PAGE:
Sleep & Fatigue

June 24, 2021

Holly Stewart, MS, Director of GME Wellness

How to Recognize Sleep Deprivation and Fatigue

Sleep deprivation and fatigue interfere with concentration, cognition, fine motor tasks, decision making, and emotional stability. It can impact your ability to safely care for patients and can compromise your own safety and wellbeing – particularly when it comes to driving while drowsy and your mental and emotional health.

The Office of GME and your individual programs recognize that adequate sleep and restoration are needed for optimal performance. We strongly emphasize the honest and accurate reporting of duty hours so that programs can help prevent fatigue and burnout.

Causes of Sleep Deprivation and Fatigue

• Less than six hours of sleep per night
• Work overload and/or shift work
• Jet lag
• Illness
• Depression, anxiety, and stress
• Medication side effects
• New baby, puppy, or disruption in home environment (inability to complete full sleep cycles)
• Sleep apnea, snoring (self or others), and other sleep disorders

Signs of Sleep Deprivation and Fatigue

• Difficulty keeping eyes open
• Nodding off and/or yawning repeatedly
• Slowed cognitive processes and reaction times
• Emotional changes including irritability, anger, or tearfulness
• Difficulty managing emotions

Signs while driving:
All of the above, plus
• Trouble focusing on the road
• Drifting lanes and/or missing exits
• Unable to remember driving the past few miles
• Closing eyes at traffic lights

What to Do When You’re Drowsy and Need to Work or Drive

Talk to your attending/supervising faculty member. Your faculty were once trainees themselves and have likely experienced significant fatigue at some point in their careers. Have an honest conversation with them about your concerns, particularly if you believe your ability to safely care for patients is compromised.

Strategic napping in call rooms. Darken the room as much as possible and limit your use of electronic devices (to the degree that patient care is not compromised). Set an alarm for your desired wake-up time. While needs will vary by individual, nap lengths should generally be kept to under 30 minutes (before going into deep sleep) or at about 90 minutes (average length of a sleep cycle). Thoughtful timing of naps may help you avoid sleep inertia and grogginess by awakening during light stages of sleep. If possible, try not to nap too close to a planned extended sleep period.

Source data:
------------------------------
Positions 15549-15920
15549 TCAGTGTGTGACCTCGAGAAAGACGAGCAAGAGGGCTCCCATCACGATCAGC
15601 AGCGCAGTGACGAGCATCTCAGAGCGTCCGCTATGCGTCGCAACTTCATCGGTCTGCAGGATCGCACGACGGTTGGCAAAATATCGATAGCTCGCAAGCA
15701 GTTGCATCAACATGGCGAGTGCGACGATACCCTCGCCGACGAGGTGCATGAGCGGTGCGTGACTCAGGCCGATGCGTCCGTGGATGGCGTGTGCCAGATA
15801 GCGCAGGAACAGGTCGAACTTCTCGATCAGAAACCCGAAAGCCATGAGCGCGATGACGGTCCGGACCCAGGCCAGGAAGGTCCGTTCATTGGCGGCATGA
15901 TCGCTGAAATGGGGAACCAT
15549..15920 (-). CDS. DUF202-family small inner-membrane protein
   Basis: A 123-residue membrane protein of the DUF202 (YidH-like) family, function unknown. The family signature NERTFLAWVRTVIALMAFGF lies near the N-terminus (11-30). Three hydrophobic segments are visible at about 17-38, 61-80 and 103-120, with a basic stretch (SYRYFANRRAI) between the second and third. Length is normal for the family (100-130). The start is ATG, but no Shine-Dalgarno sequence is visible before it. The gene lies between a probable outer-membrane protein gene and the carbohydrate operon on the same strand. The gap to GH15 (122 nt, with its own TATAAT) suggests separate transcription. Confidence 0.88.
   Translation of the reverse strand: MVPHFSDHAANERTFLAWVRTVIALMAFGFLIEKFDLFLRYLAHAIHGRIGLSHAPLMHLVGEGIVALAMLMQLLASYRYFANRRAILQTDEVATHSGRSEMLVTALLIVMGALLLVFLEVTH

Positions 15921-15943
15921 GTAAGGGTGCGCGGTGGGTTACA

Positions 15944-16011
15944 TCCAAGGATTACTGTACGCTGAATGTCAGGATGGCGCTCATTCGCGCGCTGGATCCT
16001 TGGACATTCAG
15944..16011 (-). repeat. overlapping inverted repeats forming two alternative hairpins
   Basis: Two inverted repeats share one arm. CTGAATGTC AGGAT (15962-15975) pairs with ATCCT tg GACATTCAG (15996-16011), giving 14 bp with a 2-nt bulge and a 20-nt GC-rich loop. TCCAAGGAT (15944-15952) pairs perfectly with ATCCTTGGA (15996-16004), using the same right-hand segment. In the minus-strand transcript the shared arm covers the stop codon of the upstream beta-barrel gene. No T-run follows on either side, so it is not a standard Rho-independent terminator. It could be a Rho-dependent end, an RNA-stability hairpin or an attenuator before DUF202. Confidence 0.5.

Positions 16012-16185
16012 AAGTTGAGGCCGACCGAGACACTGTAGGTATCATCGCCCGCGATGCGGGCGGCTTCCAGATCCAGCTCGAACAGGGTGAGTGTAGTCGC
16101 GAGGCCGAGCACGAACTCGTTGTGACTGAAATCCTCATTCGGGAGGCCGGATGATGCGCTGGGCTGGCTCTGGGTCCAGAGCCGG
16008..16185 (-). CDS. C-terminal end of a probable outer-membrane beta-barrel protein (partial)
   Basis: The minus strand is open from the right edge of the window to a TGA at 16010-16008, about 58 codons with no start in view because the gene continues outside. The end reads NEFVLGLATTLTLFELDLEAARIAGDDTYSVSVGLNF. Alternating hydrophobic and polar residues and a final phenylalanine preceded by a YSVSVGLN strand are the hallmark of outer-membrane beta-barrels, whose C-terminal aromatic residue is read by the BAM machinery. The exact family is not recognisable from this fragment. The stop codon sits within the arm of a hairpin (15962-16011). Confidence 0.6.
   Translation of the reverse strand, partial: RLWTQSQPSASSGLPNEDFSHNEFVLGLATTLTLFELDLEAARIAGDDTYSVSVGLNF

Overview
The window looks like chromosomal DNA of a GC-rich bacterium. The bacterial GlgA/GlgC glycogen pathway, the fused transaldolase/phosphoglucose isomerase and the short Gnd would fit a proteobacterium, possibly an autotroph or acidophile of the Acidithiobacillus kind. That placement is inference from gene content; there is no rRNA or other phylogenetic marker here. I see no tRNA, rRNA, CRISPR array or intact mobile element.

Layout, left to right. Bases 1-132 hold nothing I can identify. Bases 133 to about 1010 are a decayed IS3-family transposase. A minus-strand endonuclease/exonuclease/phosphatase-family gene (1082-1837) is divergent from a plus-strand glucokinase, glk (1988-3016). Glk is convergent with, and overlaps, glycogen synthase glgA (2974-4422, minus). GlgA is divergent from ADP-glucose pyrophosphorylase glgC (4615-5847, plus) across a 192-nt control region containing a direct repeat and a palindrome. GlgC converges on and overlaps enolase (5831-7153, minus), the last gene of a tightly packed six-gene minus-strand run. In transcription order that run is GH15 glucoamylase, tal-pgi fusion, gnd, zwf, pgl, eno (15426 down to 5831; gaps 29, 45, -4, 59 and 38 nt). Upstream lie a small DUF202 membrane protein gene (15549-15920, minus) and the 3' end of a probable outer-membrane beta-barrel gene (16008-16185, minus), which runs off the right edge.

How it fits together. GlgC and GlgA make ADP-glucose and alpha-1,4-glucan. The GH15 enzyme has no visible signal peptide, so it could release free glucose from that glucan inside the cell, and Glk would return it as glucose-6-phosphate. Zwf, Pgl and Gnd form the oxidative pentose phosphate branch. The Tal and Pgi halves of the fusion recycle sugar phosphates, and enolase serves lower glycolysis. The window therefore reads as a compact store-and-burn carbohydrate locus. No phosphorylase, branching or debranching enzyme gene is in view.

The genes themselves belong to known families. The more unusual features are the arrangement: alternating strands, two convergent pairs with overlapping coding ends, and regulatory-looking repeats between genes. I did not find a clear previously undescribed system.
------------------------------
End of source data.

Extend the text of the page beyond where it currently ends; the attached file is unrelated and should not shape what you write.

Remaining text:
Drink a caffeinated beverage. Strategic use of caffeine involves ingestion at times that will promote alertness and performance during periods of vulnerability. A significant alertness boost can be obtained from 200 mg of caffeine (two eight oz. cups of coffee) with positive effects at doses as low as 100 mg. Caffeine reaches peak concentrations in the bloodstream 30-60 minutes after consumption. While it has its benefits, too much caffeine can induce sleeplessness, irritability, and anxiety. You should not rely on caffeine as a substitute for sleep!

When post-call, take a 20-minute nap before leaving for home. Wear dark or amber-tinted sunglasses when outside or driving. You may also want to strategically time caffeine consumption in the last half of your shift so that it enables you to safely drive without impacting your extended sleep period once you arrive at home.

Find an alternative to driving. Call a friend or family member to pick you up, or take a taxi or rideshare service (Uber, etc.). NGMC GME will reimburse a one-way ride home from the hospital(s) or clinic.